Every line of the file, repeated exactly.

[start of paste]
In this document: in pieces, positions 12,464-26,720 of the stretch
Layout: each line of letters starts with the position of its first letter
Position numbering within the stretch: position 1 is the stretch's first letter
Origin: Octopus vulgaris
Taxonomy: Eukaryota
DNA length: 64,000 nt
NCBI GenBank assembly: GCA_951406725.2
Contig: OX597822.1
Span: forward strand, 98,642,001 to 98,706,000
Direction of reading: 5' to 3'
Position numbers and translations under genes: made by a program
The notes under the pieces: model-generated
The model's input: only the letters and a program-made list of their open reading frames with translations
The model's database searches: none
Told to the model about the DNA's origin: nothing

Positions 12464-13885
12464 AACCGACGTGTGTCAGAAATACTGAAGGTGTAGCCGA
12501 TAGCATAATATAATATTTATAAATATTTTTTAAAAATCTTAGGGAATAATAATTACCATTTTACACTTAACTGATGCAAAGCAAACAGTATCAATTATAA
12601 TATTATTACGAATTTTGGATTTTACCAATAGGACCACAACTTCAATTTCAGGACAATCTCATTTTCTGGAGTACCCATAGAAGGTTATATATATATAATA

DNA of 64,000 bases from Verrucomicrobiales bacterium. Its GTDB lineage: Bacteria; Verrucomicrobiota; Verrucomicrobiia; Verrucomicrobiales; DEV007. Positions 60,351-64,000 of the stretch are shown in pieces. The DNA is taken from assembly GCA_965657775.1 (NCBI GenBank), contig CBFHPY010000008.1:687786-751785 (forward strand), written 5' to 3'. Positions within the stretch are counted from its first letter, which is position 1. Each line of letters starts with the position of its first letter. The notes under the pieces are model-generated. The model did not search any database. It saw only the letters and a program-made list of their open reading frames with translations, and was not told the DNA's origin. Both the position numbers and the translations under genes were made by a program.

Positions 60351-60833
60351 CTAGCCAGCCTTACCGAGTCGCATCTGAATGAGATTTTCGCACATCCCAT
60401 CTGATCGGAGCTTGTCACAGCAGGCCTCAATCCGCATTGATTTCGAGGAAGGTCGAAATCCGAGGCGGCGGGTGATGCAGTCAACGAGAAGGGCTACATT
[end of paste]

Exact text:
In this document: in pieces, positions 12,464-26,720 of the stretch
Layout: each line of letters starts with the position of its first letter
Position numbering within the stretch: position 1 is the stretch's first letter
Origin: Octopus vulgaris
Taxonomy: Eukaryota
DNA length: 64,000 nt
NCBI GenBank assembly: GCA_951406725.2
Contig: OX597822.1
Span: forward strand, 98,642,001 to 98,706,000
Direction of reading: 5' to 3'
Position numbers and translations under genes: made by a program
The notes under the pieces: model-generated
The model's input: only the letters and a program-made list of their open reading frames with translations
The model's database searches: none
Told to the model about the DNA's origin: nothing

Positions 12464-13885
12464 AACCGACGTGTGTCAGAAATACTGAAGGTGTAGCCGA
12501 TAGCATAATATAATATTTATAAATATTTTTTAAAAATCTTAGGGAATAATAATTACCATTTTACACTTAACTGATGCAAAGCAAACAGTATCAATTATAA
12601 TATTATTACGAATTTTGGATTTTACCAATAGGACCACAACTTCAATTTCAGGACAATCTCATTTTCTGGAGTACCCATAGAAGGTTATATATATATAATA

DNA of 64,000 bases from Verrucomicrobiales bacterium. Its GTDB lineage: Bacteria; Verrucomicrobiota; Verrucomicrobiia; Verrucomicrobiales; DEV007. Positions 60,351-64,000 of the stretch are shown in pieces. The DNA is taken from assembly GCA_965657775.1 (NCBI GenBank), contig CBFHPY010000008.1:687786-751785 (forward strand), written 5' to 3'. Positions within the stretch are counted from its first letter, which is position 1. Each line of letters starts with the position of its first letter. The notes under the pieces are model-generated. The model did not search any database. It saw only the letters and a program-made list of their open reading frames with translations, and was not told the DNA's origin. Both the position numbers and the translations under genes were made by a program.

Positions 60351-60833
60351 CTAGCCAGCCTTACCGAGTCGCATCTGAATGAGATTTTCGCACATCCCAT
60401 CTGATCGGAGCTTGTCACAGCAGGCCTCAATCCGCATTGATTTCGAGGAAGGTCGAAATCCGAGGCGGCGGGTGATGCAGTCAACGAGAAGGGCTACATT